She is also an Associate at the Center for Middle Eastern Studies at Harvard where she co-chairs the Seminar on Turkey in the Modern World co-sponsored by CMES and WCFIA. Her major field is International Relations; particularly, international relations of the Middle East and Turkey. Professor Martin is a member of the American Political Science Association, the International Studies Association, and the Middle East Studies Association.
Dr. Taras Kuzio
June 26, 2014 (Toronto) – Ukraine:Russia
Dr. Kuzio is a Toronto-based leading international expert on contemporary Ukrainian and post-communist politics.
More about Dr. Kuzio: www.taraskuzio.net.
Prof. Asbed Kotchikian
June 23, 2014 (Boston Area) – Ukraine:Russia
Prof. Kotchikian is a senior lecturer at the Global Studies Department at Bentley University where he teaches courses on the Middle East and former Soviet Union. During the last 10 years, Dr. Kotchikian has traveled extensively and lived in the Middle East and former Soviet Union.
He has written, lectured, presented, and organized conferences on questions of identity and transformation of transnational (Diasporic) groups, foreign policies of small and weak states, national identity, and regional developments in the Middle East and Eurasia. His book, entitled The Dialectics of Small States: Foreign Policy Making in Armenia and Georgia, was published in 2008.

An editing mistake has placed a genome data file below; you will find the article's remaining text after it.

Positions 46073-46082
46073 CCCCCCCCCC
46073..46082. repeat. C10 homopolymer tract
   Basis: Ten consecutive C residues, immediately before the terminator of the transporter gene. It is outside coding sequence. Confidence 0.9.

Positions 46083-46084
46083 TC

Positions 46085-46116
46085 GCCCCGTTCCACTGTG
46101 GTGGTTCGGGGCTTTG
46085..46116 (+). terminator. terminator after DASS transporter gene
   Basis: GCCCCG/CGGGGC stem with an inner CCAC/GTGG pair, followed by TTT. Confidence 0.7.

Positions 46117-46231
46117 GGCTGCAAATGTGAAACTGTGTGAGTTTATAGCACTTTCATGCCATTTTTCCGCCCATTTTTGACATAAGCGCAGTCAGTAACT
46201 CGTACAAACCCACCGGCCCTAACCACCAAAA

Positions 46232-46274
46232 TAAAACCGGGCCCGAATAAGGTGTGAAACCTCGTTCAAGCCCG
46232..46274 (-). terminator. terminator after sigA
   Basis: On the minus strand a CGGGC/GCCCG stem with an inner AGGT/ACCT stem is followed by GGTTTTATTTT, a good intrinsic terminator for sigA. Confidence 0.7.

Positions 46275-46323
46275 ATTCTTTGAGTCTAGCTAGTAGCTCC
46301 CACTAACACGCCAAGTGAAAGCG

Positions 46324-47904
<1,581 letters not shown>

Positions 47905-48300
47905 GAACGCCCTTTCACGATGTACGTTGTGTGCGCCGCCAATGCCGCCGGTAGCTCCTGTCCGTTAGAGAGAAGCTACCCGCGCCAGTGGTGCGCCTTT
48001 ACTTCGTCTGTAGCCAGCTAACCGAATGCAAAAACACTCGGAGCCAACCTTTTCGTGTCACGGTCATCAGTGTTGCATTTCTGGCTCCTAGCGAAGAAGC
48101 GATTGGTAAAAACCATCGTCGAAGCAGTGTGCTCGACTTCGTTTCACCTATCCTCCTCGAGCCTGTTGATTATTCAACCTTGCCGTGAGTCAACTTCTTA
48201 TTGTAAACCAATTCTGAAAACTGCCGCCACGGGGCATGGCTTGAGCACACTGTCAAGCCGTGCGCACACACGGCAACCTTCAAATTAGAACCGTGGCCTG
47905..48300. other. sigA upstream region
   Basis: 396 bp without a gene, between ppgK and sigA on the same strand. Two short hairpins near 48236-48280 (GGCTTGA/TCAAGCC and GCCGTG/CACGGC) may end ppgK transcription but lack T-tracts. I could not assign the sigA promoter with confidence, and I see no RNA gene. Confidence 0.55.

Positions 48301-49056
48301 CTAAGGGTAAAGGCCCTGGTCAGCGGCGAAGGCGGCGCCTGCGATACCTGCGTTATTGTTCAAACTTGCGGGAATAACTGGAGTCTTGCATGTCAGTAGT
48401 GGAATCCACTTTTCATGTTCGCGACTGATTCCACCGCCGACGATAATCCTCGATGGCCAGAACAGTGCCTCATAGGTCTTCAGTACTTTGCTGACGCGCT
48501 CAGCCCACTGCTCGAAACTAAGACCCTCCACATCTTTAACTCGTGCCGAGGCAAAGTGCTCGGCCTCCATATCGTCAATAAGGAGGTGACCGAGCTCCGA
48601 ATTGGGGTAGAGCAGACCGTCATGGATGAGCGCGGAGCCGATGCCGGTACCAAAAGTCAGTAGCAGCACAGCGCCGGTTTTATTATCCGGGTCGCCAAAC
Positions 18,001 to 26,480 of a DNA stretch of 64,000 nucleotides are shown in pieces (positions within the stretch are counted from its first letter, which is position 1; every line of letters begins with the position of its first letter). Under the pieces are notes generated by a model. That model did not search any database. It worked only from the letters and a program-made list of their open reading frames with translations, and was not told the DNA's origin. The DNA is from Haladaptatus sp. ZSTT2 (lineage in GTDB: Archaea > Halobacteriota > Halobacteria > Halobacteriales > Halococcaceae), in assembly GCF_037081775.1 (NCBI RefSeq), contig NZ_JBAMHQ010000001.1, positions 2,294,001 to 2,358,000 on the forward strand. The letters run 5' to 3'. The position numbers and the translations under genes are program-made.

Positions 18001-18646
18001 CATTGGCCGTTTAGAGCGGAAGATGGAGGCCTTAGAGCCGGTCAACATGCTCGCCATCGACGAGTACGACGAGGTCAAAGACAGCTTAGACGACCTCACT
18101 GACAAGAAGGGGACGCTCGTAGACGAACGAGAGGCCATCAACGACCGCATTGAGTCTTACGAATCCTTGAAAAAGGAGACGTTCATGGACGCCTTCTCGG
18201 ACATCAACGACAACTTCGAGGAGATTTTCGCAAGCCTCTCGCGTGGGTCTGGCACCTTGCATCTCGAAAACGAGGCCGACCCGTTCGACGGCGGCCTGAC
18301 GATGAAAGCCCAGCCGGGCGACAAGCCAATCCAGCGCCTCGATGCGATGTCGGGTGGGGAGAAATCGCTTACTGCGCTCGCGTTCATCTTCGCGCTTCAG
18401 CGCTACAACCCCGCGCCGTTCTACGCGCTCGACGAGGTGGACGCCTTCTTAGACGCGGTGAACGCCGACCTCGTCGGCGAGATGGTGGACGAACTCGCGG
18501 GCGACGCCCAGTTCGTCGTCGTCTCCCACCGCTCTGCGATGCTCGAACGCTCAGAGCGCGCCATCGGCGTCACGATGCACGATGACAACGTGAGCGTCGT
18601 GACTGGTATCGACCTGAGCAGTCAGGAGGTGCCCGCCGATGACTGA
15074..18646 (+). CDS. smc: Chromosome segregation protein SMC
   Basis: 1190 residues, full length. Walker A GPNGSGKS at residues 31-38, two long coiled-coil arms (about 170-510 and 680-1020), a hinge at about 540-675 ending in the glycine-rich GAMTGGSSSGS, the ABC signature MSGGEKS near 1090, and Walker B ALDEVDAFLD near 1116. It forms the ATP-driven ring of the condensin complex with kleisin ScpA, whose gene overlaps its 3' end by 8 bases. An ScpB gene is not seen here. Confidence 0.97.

He is currently the editor of the academic peer reviewed journal, Armenian Review.
Asbed recommends the following resources:
- Civic Series PowerPoint – Ukraine – Asbed Kotchikian – June 23, 2014
- No, a film about an ad executive hired to create a campaign to defeat Augusto Pinochet in Chile’s 1988 referendum.
- Rageh inside Iran, documentary of a unique journey inside Iran – what he describes as one of the most misunderstood countries in the world.
- Democratic Revolutionary Handbook, a how-to manual to the recent revolutions in Georgia, Serbia, and the Ukraine.
Prof. Denis Sullivan
May 1, 2014 (Boston Area) – Syria
Prof. Sullivan is the Director of the Boston Consortium for Arab Region Studies, and Professor and Co-Director at Northeastern’s Middle East Center for Peace, Culture & Development.
He frequently travels to the Middle East with students, and much of his involvement is around the refugee crisis in Jordan.